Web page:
What the Data Can—and Can’t—Say About Patients
Published Online: July 22, 2014
Based on a presentation by Deneen Vojta, MD
In 1991, when Deneen Vojta, MD, finished medical school and began training at Children’s Hospital of Philadelphia, it wasn’t her job to think about patients once they left her care, even though she often did. Was I right about that rash? Did the ringworm treatment work? Vojta’s questions went unanswered, and she moved on to the next patient.
Now the days of “pay for performance” have arrived, said Vojta, currently senior vice president, business initiatives and clinical affairs, UnitedHealth Group. In her presentation, “HIT to Enable Measurement of Outcomes Between Stakeholders,” she outlined how the ground has shifted for providers accustomed to the old reimbursement models.
Suddenly, there is a list of patients whose follow-up care is someone’s responsibility, and Vojta’s unanswered questions matter, a lot. The days of having nothing more than a sticker to remind someone to get their glycated hemoglobin (A1C) checked are long gone, she said.
Technology, and the arrival of Big Data, have changed everything. But the transition isn’t easy, as many providers are in a transitional period in which some payments are based on new “value-based” models while many more remain based on the fee-for-service model that has governed medicine for decades. Vojta said moving toward more payments based on value-based models—and keeping track of those patients who aren’t in front of the doctor—requires having the right tools, but those tools must be equipped with the right data.
“We’ve spent a lot of time and energy on health information exchanges, and we’re going to exchange data,” Vojta said. In late 2012, UnitedHealthcare acquired the data analytics firm Humetica, which pulls data after processing the language from clinical notes. Vojta described a study of 1000 patients in which the clinical notes were overlaid with a standard electronic health record. Based on those clinical notes, an additional 22% of patients were found to have diabetes—patients who were not captured using standard diabetes algorithms. “Isn’t that scary?” she asked.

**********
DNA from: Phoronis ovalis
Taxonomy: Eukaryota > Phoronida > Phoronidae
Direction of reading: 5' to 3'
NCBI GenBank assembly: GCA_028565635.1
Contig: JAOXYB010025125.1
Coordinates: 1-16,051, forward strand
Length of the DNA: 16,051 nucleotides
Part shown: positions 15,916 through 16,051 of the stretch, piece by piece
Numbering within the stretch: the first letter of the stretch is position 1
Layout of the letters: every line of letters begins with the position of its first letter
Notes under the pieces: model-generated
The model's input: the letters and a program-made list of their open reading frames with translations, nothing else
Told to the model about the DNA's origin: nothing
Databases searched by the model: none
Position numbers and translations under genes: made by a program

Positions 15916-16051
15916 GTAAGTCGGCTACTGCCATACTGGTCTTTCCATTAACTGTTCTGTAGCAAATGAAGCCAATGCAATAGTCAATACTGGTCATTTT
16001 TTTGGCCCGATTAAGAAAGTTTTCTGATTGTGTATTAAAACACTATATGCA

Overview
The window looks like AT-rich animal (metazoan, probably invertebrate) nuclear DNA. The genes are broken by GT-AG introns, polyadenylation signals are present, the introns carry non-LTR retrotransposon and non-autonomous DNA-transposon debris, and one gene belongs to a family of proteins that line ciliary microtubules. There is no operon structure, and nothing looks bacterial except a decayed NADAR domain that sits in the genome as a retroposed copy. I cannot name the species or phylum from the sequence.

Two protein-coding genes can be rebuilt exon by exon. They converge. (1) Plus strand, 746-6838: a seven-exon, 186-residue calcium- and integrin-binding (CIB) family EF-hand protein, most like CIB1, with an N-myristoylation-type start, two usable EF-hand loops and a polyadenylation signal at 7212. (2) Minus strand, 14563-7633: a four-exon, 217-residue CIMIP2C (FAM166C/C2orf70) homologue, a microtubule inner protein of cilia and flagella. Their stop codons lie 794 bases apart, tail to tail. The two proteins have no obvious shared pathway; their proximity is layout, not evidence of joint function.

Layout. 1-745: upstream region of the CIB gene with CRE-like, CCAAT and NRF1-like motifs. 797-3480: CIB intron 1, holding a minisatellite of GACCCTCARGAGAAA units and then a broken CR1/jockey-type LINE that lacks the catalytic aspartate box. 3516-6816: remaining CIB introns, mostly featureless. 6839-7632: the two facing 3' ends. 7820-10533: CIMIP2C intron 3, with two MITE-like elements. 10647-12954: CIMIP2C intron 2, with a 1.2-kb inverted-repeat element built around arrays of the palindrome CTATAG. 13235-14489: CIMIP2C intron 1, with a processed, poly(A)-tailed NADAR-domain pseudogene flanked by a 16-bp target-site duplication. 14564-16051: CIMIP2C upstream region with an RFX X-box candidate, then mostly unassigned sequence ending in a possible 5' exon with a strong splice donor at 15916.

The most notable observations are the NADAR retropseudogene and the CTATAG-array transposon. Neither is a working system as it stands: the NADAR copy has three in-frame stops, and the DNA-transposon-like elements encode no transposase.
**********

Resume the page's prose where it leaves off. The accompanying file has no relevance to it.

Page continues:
Also striking is the profile of the patients who had been missed: 45% more hospital admissions, 33% longer hospital stays, 30% more emergency department visits. And 73% fewer visits to primary care physicians, consequently generating far fewer diagnostic codes to indicate their true condition. “Now, these people would not be on your lists,” Vojta said. If data are going to be exchanged, she said with a note of caution, “We have to make sure that…they are analytically valid.”
“As a payer, we want to make sure that Big Data is really good data. I think over the next couple of years you’re going to start hearing more about good data,” Vojta noted. If an accountable care organization is going to be a bearer of risk, it is essential to properly identify and define its population upfront, so that it can prevent the greatest costs over the next 12 to 24 months.
However, Vojta said, “Good data can also be small data.” Tracking how an individual responds over time can be just as important, especially in diabetes. The proliferation of smartphones and the ability to use them to track personal information will make it possible for patients to take greater control over their own care, she explained.
Vojta offered an example of a person with diabetes who tracked A1C and noted a spike every day at 7 pm, which prompted the question: “What do I do at 6 pm? Well, it turns out I stop every day at Rita’s Water Ice.” This kind of tracking can help change behavior.
“’I don’t necessarily need a new regimen,’” Vojta said, describing the hypothetical thought process of such a patient. “I have to decide.” EBDM